The building sector accounts for about 30% of the global final energy consumption. Most of the consumed energy originates from fossil fuels. The operation of buildings is known to suffer from various deficiencies, degrading their energy performance. An untapped potential lies, therefore, in the optimization of building operation to significantly reduce CO2 emissions and to increase the cost effectiveness and user comfort. Over the past 40 years, extensive research has been carried out to investigate and develop methods for building performance optimization based on measured data from building services, such as heating, ventilation, air conditioning, and lighting systems. The ongoing digitalization trend in the building sector offers the opportunity to easily access large amounts of high-quality measurement data and semantic building information as digital descriptions. This facilitates the development and implementation of automated routines for the continuous supervision and optimization of building operation, including reliable fault detection and diagnosis and model-predictive control.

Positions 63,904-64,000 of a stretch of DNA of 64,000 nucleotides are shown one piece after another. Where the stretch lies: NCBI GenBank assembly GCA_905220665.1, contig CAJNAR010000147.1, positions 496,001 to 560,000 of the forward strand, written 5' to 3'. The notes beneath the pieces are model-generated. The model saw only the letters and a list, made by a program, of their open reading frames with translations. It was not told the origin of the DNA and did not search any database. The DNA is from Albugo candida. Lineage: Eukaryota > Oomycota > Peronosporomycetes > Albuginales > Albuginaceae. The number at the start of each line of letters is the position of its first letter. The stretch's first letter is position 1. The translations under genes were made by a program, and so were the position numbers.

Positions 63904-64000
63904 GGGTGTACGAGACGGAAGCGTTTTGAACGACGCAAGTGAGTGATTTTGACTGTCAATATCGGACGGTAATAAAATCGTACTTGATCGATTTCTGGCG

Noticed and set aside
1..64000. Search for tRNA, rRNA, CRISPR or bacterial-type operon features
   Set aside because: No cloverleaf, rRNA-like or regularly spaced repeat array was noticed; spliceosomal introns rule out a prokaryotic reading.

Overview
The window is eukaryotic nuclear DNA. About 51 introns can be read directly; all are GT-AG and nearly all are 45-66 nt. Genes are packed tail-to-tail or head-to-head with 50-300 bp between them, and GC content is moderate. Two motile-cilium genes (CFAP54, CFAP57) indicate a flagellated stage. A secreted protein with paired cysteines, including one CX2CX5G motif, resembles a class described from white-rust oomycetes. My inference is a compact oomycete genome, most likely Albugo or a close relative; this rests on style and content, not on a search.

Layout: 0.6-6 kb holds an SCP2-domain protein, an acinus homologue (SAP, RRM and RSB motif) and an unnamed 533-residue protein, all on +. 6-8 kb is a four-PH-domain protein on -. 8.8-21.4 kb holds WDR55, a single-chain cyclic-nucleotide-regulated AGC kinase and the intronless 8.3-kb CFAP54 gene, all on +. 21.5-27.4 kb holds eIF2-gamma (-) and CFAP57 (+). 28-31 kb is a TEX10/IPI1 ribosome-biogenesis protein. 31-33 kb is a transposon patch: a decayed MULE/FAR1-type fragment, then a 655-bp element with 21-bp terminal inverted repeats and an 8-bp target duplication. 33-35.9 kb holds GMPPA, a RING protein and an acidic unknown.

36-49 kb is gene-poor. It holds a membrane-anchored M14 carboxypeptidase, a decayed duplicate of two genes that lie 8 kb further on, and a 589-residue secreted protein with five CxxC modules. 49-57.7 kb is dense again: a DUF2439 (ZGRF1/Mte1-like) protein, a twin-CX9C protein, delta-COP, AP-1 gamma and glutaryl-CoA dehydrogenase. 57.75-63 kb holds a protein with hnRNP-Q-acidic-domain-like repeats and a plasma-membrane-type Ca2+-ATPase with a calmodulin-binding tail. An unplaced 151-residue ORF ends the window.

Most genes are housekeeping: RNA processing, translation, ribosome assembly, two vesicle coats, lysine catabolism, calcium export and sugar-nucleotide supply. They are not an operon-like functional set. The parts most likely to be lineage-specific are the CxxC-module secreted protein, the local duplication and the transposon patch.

NEWS & EVENTS
Energy Performance Optimization in Buildings: A review on semantic interoperability, fault detection, and predictive control
This review article is focused on three major research topics in the field of energy-efficient buildings, namely, semantic interoperability between heterogeneous and complex systems, methods for fault detection and diagnosis, and model-predictive control.